The ground taken is that under the constitution, as well as under the act of congress passed to carry it into effect, a case is within the jurisdiction of the federal courts, without regard to the character of the parties, if it arises under the constitution or laws of the United States, or, which is the same thing, if it necessarily involves a question under said constitution or laws. The language relied on is that clause of the third article of the constitution, which declares that 'the judicial power of the United States shall extend to all cases in law and equity arising under this constitution, the laws of the United States, and treaties made, or which shall be made, under their authority;' and the corresponding clause of the act conferring jurisdiction upon the circuit court, which, as found in the act of March 3, 1875, is as follows, to-wit: 'That the circuit courts of the United States shall have original cognizance, concurrent with the courts of the several states, of all suits of a civil nature, at common law or in equity, * * * arising under the constitution or laws of the United States, or treaties made, or which shall be made, under their authority.' It is said that these jurisdictional clauses make no exception arising from the character of the parties, and therefore that a state can claim no exemption from suit, if the case is really one arising under the constitution, laws, or treaties of the United States. It is conceded that, where the jurisdiction depends alone upon the character of the parties, a controversy between a state and its own
citizens is not embraced within it; but it is contended that, though jurisdiction does not exist on that ground, it nevertheless does exist if the case itself is one which necessarily involves a federal question; and, with regard to ordinary parties, this is undoubtedly true. The question now to be decided is whether it is true where one of the parties is a state, and is sued as a defendant by one of its own citizens.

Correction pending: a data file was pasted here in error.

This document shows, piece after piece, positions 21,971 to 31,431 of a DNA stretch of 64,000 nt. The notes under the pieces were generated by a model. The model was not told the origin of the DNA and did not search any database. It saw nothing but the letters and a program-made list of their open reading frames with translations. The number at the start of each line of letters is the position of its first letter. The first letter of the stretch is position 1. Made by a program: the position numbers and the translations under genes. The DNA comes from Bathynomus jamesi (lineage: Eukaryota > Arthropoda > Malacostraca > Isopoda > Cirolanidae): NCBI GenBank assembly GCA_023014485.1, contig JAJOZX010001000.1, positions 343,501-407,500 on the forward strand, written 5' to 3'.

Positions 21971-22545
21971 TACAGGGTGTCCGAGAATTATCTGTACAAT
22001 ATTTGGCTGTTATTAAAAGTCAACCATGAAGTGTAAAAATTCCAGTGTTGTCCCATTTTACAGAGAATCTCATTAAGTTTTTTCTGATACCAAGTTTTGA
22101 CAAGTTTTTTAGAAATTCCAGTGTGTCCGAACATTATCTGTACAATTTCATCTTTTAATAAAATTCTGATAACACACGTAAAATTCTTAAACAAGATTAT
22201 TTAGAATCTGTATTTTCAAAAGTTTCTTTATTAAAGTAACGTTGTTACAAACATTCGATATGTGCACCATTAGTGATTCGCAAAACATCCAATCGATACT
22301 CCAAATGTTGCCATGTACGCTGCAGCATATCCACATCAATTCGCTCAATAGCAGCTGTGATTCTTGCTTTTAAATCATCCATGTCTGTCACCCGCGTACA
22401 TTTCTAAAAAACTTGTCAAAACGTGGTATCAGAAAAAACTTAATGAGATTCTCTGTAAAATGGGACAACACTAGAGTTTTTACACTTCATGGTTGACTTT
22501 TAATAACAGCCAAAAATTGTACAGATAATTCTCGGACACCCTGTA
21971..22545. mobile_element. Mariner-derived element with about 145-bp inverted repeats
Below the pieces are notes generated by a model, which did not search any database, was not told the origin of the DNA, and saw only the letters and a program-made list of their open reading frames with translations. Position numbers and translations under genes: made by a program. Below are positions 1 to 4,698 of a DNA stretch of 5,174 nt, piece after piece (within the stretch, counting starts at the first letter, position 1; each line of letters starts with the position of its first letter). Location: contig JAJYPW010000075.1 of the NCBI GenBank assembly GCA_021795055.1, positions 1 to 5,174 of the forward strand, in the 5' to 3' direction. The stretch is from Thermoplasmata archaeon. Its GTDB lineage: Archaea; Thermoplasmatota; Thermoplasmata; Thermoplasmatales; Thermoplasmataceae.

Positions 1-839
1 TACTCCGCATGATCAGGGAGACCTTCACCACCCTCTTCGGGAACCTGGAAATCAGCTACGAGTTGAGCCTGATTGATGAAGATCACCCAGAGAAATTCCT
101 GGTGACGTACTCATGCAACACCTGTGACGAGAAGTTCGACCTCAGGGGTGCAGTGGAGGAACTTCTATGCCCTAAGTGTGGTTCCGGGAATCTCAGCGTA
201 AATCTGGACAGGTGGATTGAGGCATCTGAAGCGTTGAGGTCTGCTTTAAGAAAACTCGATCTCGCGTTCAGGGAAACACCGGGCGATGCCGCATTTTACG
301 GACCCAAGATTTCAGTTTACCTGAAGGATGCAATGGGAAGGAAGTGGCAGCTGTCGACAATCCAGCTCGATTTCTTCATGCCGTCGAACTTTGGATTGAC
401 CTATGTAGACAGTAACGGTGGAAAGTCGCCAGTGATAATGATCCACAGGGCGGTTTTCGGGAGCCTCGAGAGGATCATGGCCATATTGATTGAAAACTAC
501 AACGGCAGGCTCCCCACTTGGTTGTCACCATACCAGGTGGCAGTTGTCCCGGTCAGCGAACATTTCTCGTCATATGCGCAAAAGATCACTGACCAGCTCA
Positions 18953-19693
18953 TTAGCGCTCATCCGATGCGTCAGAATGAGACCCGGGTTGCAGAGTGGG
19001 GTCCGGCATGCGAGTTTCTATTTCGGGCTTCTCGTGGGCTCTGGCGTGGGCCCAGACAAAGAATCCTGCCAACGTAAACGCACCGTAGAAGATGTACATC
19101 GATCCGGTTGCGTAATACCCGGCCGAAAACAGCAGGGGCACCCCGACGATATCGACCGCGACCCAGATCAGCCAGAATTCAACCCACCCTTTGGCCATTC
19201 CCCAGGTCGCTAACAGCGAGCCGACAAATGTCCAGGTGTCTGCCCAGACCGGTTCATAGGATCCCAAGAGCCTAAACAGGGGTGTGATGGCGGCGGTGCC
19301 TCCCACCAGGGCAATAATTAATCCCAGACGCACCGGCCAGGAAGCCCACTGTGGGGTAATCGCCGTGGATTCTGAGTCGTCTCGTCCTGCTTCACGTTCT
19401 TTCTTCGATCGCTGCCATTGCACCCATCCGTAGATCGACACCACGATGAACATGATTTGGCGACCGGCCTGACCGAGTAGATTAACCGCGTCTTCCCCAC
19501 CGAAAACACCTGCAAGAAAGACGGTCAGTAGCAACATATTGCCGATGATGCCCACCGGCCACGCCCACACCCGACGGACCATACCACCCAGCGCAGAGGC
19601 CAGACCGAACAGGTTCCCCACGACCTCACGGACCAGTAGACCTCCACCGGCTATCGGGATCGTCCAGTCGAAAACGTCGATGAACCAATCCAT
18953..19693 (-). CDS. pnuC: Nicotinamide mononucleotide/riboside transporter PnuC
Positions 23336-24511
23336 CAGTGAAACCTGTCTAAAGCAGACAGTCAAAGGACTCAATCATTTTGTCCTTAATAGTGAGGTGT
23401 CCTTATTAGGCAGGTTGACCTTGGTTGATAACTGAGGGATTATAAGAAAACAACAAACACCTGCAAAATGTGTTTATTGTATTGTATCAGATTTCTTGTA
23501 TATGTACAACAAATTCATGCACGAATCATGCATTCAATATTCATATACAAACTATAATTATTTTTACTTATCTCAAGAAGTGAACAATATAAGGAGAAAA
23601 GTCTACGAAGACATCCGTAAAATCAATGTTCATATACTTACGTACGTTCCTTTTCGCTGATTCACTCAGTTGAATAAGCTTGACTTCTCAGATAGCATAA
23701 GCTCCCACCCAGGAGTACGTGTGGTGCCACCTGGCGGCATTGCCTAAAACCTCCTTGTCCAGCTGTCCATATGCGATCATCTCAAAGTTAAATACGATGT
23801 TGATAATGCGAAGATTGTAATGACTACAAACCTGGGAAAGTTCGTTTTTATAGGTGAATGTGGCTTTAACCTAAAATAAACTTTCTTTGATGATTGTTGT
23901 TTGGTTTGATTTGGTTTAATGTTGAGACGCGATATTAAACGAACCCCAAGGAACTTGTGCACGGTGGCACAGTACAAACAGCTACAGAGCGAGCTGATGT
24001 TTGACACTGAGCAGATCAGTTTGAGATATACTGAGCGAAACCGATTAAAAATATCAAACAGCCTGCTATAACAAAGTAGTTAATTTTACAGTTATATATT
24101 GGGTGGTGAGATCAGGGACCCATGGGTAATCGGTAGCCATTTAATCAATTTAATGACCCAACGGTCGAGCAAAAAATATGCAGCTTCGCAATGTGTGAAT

That a state cannot be sued by a citizen of another state, or of a foreign state, on the mere ground that the case is one arising under the constitution or laws of the United States, is clearly established by the decisions of this court in several recent cases. Louisiana v. Jumel, 107 U.S. 711, 2 S.Ct. 128; Hagood v. Southern, 117 U.S. 52, 6 S.Ct. 608; In re Ayers, 123 U.S. 443, 8 S.Ct. 164. Those were cases arising under the constitution of the United States, upon laws complained of as impairing the obligation of contracts, one of which was the constitutional amendment of Louisiana, complained of in the present case. Relief was sought against state officers who professed to act in obedience to those laws. This court held that the suits were virtually against the states themselves, and were consequently violative of the eleventh amendment of the constitution, and could not be maintained. It was not denied that they presented cases arising under the constitution; but, notwithstanding that, they were held to be prohibited by the amendment referred to.
In the present case the plaintiff in error contends that he, being a citizen of Louisiana, is not embarrassed by the obstacle of the eleventh amendment, inasmuch as that amendment only prohibits suits against a state which are brought by the citizens of another state, or by citizens or subjects of a foreign state. It is true the amendment does so read, and, if there were no other reason or ground for abating his suit, it might be maintainable; and then we should have this anomalous result, that, in cases arising under the constitution or laws of the United States, a state may be sued in the federal courts by its own citizens, though it cannot be sued for a like cause of action by the citizens of other states, or of a foreign state; and may be thus sued in the federal courts, although not allowing itself to be sued in its own courts. If this is the necessary
consequence of the language of the constitution and the law, the result is no less startling and unexpected...
To continue readingFREE SIGN UP